By BosNewsLife Middle East Service

Iraqi Christians suffer under Islamic violence, rights activists say.

BAGHDAD, IRAQ (BosNewsLife)– Security forces on Wednesday, September 28, still searched for three Iraqi Christians, a week after they were reportedly kidnapped by suspected militants in Iraq’s northern city of Kirkuk.

“Gunmen in a modern vehicle blocked the Christians’ way, set their white Landrover [car] on fire, killed their hunting dogs and led them to an unknown destination,” Iraq’s Alsumaria television quoted a police source as saying.

The attack reportedly happened last Wednesday night September 21 in Kirkuk’s southern Daquq district after they returned from a nearby hunting trip.

“Iraqi police and army mobilized their troops and launched a search campaign looking for the three kidnapped Christians,” added the source, speaking on condition of anonymity amid apparent security concerns.

The names of the Christians were not immediately released.


Last week’s incident came after several other anti-Christian attacks in recent weeks, including a car bomb that exploded in August near a church in central Kirkuk, injuring 19 civilians including five Christians, Alsumaria reported.

A special anti-explosives unit reportedly managed to detonate another car bomb near another church in central Kirkuk.

It comes amid concerns about church leaders that revolutions in the Middle East and North Africa, known as ‘the Arab Spring’ will lead to rising Islamic extremism in the area.

“The Arab Spring has created more Muslim militants,” said the Chaldean Archbishop in Kirkuk Louis Sako in published remarks.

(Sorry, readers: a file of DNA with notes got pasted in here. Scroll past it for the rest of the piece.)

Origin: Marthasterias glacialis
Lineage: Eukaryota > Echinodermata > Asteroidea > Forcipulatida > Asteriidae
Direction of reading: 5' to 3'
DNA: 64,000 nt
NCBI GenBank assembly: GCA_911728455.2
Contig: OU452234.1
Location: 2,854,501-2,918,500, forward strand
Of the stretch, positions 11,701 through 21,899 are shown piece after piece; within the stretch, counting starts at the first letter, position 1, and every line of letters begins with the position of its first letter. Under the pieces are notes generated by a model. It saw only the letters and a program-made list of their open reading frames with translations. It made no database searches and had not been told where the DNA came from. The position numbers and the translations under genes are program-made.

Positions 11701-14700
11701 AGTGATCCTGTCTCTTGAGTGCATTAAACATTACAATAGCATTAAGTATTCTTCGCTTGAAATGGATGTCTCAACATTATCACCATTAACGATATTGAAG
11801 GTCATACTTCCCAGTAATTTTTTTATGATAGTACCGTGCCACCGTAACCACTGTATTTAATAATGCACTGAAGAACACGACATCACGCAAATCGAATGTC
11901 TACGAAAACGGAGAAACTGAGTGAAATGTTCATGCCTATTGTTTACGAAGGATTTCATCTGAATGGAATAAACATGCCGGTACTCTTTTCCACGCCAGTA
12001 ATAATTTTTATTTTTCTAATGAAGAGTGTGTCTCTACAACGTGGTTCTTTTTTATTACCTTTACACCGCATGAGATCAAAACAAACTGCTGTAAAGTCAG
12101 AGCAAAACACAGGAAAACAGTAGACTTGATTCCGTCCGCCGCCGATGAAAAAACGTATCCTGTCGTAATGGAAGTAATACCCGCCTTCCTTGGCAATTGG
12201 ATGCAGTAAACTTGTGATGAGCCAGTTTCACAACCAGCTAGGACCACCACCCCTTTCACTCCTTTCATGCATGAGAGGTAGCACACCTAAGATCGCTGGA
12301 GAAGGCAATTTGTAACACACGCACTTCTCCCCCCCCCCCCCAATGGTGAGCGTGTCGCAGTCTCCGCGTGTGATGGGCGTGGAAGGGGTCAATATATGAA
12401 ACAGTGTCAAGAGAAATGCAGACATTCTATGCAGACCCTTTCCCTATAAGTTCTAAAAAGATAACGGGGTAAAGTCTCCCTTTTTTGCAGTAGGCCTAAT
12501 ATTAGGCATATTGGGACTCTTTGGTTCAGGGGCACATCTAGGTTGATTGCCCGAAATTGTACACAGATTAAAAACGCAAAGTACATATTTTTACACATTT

In a statement distributed by the Assyrian International News Agency he said there was a danger that all Christians in Iraq will “become extinct”

“They could disappear altogether as a result of continuous persecution, threats and violence,” he explained.

Between the U.S.-led military invasion of Iraq in 2003 and today, there have been attacks against roughly 60 Churches while at least one bishop and three priests were kidnapped and killed, according to church estimates.

Some one thousand Christians were killed and hundreds of thousands forced to flee their homes, with many now living in neighboring nations or Kurdish-controlled areas of Iraq, rights groups and Christians say.

This is why, “in Iraq and in other countries, there is a risk of the Christian community becoming extinct,” Bishop Sako said.


He urged the international community to help develop “a clear political vision and clearly set out plans.” The world, he stressed, should “not just protect and encourage Christians to stay in their country, but also promote reconciliation among the Iraqis, and human rights,” as well as to “ensure governments respect the rules.”

There are currently 44,000 U.S. troops in Iraq, with all scheduled to leave by the end of this year.

But concerns about Iraq’s stability and continued attacks have reportedly spurred Washington and Baghdad to reconsider the deadline.

This week Iraq signed an estimated $3 billion deal to buy 18 fighter jets from the United States, in a measure aimed at protecting its air space alone after years of relying on help from American pilots, Iraqi and U.S. officials said.


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